Also in today's EMEA regional roundup: Nokia and Zain trial NB-IoT in Saudi Arabia; fiber boost for Sweden; taxi for Uber's UK boss!
A vote by the European Parliament's industry committee on Monday looks like bad news for Europe's major telcos hoping for a new era of light-touch regulation, Reuters reports. Lawmakers voted to put a cap on the size of regulatory "sweeteners" given to operators investing in new fiber networks and gave regulators increased powers to force dominant operators to open up their networks to rivals. But, as with all things emanating from the European Parliament, this is just one episode in a long drawn-out process, and yesterday's vote is by no means final.
Nokia Corp. (NYSE: NOK) and Zain Group have trialed the use of NB-IoT technology for smart metering in the Mina area of Makkah Province of Saudi Arabia. In the trial NB-IoT was used to relay data on temperature, humidity and air pressure from a remote location via a Nokia LTE basestation at 900MHz. Earlier this year, at Mobile World Congress in Barcelona, Nokia and Zain Saudi Arabia signed an agreement to collaborate on 5G and IoT development. (See The NB-IoT Train Is Coming.)
In other Nokia news, the Finnish vendor says it is sticking to its promise to maintain 4,200 jobs in France for the next two years and create 2,500 new jobs in R&D as it seeks to allay concerns from the French government and labor unions that it was reneging on earlier pledges. As Reuters reports, France's junior economy minister, Benjamin Griveaux, offered the assurances following a three-hour meeting with the unions and Nokia France's president. Last month Nokia announced it would be cutting 600 or so jobs in France as part of a program to save around €1.2 billion (US$1.4 billion) by the end of 2018. The cuts represent about 0.6% of Nokia's global workforce and will affect employees at either Nokia Solutions Networks France or what used to be Alcatel-Lucent, which it acquired last year. (See Nokia Job Cuts in France on Hold – Report.)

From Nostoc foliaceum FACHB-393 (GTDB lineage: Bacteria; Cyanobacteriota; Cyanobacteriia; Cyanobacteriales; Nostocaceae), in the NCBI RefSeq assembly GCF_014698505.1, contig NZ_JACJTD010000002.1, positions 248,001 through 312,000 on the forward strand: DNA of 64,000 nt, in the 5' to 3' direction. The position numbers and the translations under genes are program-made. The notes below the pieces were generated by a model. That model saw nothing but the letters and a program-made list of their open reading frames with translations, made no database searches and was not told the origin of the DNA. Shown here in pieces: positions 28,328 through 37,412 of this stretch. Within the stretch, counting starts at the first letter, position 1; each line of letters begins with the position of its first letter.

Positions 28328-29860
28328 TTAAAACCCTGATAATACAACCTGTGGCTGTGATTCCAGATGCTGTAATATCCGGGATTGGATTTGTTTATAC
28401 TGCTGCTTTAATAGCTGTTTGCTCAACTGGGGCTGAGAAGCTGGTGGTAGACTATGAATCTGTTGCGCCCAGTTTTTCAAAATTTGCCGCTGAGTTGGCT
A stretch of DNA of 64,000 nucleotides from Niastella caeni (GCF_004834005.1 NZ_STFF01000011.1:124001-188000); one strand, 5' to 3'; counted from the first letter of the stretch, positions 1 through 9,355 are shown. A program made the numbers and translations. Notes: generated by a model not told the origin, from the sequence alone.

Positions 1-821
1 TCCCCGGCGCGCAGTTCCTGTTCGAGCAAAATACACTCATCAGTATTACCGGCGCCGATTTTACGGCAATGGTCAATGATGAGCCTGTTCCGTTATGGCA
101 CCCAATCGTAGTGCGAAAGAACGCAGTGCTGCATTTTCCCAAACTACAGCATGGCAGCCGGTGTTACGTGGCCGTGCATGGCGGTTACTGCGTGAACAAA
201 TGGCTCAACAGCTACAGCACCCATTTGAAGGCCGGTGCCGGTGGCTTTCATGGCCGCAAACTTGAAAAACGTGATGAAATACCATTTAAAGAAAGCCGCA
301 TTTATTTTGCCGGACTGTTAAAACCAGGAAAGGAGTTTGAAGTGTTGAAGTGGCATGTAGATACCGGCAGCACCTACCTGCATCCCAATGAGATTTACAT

The European Investment Bank is giving €125 million ($147 million) in debt financing over the next four years to IP-Only Telecommunication AB , an independent network provider, to support the rollout of fiber in Sweden's cities and rural areas. The deal comes under the Investment Plan for Europe program, which is administered by the European Fund for Strategic Investments (EFSI). The Swedish government intends to provide 95% of all households and businesses with a minimum 100Mbit/s connection to the Internet by 2020.
Uber's boss in the UK, Ireland and a number of other northern European countries has announced she is leaving the controversial cab-hailing app company just a matter of days after its license to operate in London was removed. As the Daily Telegraph reports, Jo Bertram told staff she was moving on to "something new and exciting," though she denied her move was related to Uber's current travails in the UK. Last year Bertram said she had resigned from her job at Twitter because of the abuse she was receiving.
A CSP's digital transformation involves so much more than technology. Crucial – and often most challenging – is the cultural transformation that goes along with it. As Sigma's Chief Technology Officer, Catherine Michel has extensive experience with technology as she leads the company's entire product portfolio and strategy. But she's also no stranger to merging technology and culture, having taken a company — Tribold — from inception to acquisition (by Sigma in 2013), and she continues to advise service providers on how to drive their own transformations. This impressive female leader and vocal advocate for other women in the industry will join Women in Comms for a live radio show to discuss all things digital transformation, including the cultural transformation that goes along with it.